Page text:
Dom Hemingway: A Film of Hard Sells

Opening on a prison scene with Jude Law giving a demented soliloquy while receiving fellatio, Dom Hemingway is a film that fittingly piques quickly and sputters out without any real satisfaction.

The film stars Jude Law as the titular Dom Hemingway, tracking his debased exploits as he works to get his due after 12 years in the slammer. The main plot has Dom 1) partying with hookers and blow 2) snarling and foaming at the mouth as he spouts haiku-like insults at those around him.

Jude Law overacts so hard as if trying to induce an aneurysm –  bulging his eyes like Schwarzenegger on Mars in Total Recall. In case the audience has severe autism, he even breaks it down and relents that he’s a “mess” who has “anger issues”. These spoon fed moments of remorse and self-awareness serve as a weak attempt to provide dimension to an entertaining, but superficial film.

If the movie were content to remain a Jude Law biopic about sex, drugs and vulgarity, it would have worked just fine. However, it insists on stuffing in uninspired drama, with a cliche, snooze-fest subplot about Dom trying to win back the affectations of his estranged daughter, who wants nothing to do with him. If Law is a hard sell as an uncouth mobster – donning a tailored and fashionable three piece as he struts the back alleys of Londontown – he’s an even harder sell as a father to a fully grown woman who looks more like she could play his love interest (and surely was after hours). The dual role of an ex-con and repentant father would have been better handled by someone like Ray Winstone, who would more believably hit the pitiful lows (if not the coke-snorting highs), whereas Law remains too dignified despite seemingly unraveling.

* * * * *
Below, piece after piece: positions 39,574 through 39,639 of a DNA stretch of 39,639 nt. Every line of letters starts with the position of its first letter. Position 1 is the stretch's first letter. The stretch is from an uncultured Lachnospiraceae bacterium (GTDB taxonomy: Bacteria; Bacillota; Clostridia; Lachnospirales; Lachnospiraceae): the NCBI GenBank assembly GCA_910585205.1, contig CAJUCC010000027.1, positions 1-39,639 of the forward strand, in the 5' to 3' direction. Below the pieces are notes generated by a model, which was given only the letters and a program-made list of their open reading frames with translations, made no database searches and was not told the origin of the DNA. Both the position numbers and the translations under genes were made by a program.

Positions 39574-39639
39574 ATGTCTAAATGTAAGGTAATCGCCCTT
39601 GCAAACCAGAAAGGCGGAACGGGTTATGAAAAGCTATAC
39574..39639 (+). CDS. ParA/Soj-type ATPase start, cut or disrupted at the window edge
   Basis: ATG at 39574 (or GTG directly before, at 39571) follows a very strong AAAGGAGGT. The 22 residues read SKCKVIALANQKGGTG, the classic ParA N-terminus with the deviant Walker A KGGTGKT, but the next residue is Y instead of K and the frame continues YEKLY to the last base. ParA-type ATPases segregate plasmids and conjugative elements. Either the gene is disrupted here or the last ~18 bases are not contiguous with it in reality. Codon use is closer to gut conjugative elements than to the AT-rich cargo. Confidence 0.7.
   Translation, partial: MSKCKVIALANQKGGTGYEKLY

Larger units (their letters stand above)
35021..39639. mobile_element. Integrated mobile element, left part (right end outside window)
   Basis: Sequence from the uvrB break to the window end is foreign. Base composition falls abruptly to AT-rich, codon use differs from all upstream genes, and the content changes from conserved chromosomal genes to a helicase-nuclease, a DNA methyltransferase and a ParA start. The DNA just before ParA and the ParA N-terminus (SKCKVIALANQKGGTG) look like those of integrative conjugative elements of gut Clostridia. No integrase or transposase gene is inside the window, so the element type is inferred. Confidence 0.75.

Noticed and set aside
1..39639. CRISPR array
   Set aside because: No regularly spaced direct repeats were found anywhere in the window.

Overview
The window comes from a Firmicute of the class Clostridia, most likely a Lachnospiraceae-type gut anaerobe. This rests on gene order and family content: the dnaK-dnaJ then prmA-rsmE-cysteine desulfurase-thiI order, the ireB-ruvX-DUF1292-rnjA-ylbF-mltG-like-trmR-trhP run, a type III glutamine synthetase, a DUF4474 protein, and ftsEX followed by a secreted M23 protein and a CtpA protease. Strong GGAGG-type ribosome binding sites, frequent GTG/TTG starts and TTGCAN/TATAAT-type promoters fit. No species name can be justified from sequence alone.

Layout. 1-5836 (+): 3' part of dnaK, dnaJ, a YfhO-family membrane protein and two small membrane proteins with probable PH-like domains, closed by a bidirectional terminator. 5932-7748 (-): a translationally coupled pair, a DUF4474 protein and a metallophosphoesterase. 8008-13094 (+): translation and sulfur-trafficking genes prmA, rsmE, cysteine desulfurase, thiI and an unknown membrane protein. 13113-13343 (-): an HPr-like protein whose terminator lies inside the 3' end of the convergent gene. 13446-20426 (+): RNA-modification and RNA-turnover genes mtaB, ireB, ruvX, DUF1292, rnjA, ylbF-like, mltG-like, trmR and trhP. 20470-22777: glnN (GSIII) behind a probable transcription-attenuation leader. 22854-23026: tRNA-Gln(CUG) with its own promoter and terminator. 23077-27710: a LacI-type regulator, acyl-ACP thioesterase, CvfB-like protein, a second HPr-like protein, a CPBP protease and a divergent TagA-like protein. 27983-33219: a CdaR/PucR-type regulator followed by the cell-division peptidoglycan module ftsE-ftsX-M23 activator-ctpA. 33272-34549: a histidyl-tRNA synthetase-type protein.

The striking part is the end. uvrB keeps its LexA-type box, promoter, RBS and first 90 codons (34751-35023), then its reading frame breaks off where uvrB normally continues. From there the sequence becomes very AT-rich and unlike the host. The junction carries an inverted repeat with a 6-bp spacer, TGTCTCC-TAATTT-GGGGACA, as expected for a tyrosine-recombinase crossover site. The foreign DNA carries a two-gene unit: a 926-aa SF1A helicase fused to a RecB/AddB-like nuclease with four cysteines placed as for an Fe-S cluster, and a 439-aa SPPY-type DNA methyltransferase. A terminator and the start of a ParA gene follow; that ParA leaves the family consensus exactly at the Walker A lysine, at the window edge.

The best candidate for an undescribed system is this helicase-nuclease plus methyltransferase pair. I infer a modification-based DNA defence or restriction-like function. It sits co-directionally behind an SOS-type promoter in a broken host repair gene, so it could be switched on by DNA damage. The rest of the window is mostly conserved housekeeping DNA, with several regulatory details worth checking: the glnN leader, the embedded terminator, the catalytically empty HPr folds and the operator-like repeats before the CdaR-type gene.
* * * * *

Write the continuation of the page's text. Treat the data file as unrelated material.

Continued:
Ultimately, the movie becomes one of hard sells. The supporting cast is so weak that it feels like Jude Law is left overworked trying to create some sort of acting halo effect that elevates the dull performances around him. Jumayn Hunter, who’s meant to portray a crime lord, is about as menacing as a precocious pre-teen. As a result, an intended moment of tension, where he stands to cut off Dom’s genitalia, ends up being so ineffectual that it’s aggravating. If only intentions could win directing and acting awards.

More like unsupporting cast
More like unsupporting cast

And so, 12 Years a Convict proves to be a movie that hangs a poor script on the shoulders of a single performance, leaving you entertained, but feeling sorry for Jude Law who’s left carrying the film. Heavy is the performance that wears a poor film. Where Dom Hemingway really falters is in trying to make an incorrigible and outrageous character flawed and relatable. Its dramatic reach ends up way beyond its grasp, undermining the entire thing. It’s no wonder that the camera often stays centered on Law – he’s the only thing worthwhile about the film. In the end, it’s the film that proves incorrigible, as even his performance can’t save it.